Special Schools in India
A visually impaired student praying in The Louis Braille-blind school at West Bengal in India
Special Schools for the Blind and Visually Impaired
Braille’s beginnings in India can be traced back to colonial times, when British missionaries and bureaucrats introduced and adapted various iterations of Braille, including Oriental Braille, to Indian languages. The growing use of Braille in America and Europe was paralleled in India in the later half of the 19th century, as missionaries established various schools for the blind at Palayamkottai (1890), Calcutta(1897), Ranchi (1898), Mumbai (1900). However, the lack of a standard approach and script, and the colonial attitude towards educating Indians at the time, limited the spread of Braille literacy.
Further reading: Braille in India: How Languages Found Expression in Bharati Braille, Thinkerbell Labs, 2020
Indian Association for the Blind (IAB)*
Nestled in the village of Sundarajanpatti in the outer fringes of Madurai in Tamilnadu, the Indian Association for the Blind (IAB) promises the visually challenged a life of confidence and opportunities. Started in 1985 by S.M.A. Jinnah, a visually challenged activist, IAB has been the pioneer in empowering the visually challenged towards self-reliance through various initiatives.
Currently, in Tamil Nadu, out of the 30,000 x educated and vocationally trained visually challenged people, 20% are being educated, rehabilitated, and even employed by IAB.
Realizing the importance of education in empowering the visually challenged, IAB provides free education to students from low socio-economic groups. The students at IAB prove the fact that they have skills and capabilities that are at par with sighted students. Since 1995, the school has achieved almost 100 % results in the class X and XII board exams.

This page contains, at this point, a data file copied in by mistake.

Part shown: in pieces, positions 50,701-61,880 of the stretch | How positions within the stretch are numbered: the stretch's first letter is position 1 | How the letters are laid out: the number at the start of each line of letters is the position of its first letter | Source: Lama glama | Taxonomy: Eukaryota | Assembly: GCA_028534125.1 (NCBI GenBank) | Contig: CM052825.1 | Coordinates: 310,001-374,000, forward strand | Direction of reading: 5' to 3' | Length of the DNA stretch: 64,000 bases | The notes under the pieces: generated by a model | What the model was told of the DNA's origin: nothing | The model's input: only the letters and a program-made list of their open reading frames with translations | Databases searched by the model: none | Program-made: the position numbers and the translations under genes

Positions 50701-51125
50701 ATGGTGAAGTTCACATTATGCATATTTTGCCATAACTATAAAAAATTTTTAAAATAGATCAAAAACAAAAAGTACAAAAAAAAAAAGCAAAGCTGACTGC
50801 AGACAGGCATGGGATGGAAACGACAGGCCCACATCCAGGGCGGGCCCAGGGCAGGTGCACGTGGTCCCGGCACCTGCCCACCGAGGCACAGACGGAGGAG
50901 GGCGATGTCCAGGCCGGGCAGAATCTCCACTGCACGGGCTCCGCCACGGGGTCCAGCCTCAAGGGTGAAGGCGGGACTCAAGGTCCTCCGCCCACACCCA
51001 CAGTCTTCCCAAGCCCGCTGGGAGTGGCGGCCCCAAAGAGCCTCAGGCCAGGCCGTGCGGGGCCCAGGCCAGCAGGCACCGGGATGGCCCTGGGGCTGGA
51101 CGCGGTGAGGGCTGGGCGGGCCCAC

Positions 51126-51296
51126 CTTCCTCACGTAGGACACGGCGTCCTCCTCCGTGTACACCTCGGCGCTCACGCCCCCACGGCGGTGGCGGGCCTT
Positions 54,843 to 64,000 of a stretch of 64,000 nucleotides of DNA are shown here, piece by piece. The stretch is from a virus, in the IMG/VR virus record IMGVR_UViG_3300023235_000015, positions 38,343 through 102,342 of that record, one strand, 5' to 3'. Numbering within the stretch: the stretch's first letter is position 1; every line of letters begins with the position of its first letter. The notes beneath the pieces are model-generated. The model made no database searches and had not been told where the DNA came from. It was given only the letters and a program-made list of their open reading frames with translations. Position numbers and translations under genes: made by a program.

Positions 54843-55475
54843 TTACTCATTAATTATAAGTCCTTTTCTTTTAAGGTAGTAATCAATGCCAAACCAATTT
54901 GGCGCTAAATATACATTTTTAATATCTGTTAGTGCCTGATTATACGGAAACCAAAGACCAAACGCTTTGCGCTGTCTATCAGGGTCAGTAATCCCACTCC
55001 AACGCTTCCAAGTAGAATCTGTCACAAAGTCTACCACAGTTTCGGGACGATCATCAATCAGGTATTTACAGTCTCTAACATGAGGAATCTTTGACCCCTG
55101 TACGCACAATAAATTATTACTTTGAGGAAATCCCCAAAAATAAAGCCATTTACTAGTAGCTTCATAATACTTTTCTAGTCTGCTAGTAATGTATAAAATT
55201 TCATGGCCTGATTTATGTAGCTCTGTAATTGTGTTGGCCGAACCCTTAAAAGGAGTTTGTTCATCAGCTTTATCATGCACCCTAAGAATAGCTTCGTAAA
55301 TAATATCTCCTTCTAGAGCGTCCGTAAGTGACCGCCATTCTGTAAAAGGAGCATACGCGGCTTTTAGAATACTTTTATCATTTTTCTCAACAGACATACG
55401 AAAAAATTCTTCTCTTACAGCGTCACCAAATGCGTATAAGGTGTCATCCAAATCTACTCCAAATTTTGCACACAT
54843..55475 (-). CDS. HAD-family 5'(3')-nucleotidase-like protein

Higher Secondary Special School: In June 1992, IAB took its first step towards its mission of making the visually challenged independent by setting up the IAB Higher Secondary School.
College Education: Under and Post-graduation: In keeping with its mission to empower the visually challenged to realize their potential, IAB took yet another gigantic step with the inception of the Integrated Education Program in 1985.
Library: Audio and Braille Library: IAB has always believed that the visually challenged should enjoy equal opportunity. In line with this vision it was important to provide them with ready access to information. This led to the establishment of a well-equipped Braille and Audio Library in 1995.
Scholarships: IAB’s philosophy is to look beyond itself and reach out to the visually challenged in various ways. This has seen the organization take several unique initiatives over the years.
Extracurricular activities: IAB has always believed in the holistic development of the visually challenged. Treating them on par with sighted individuals, IAB has ensured that on its campus academics goes hand-in-hand with extra-curricular activities.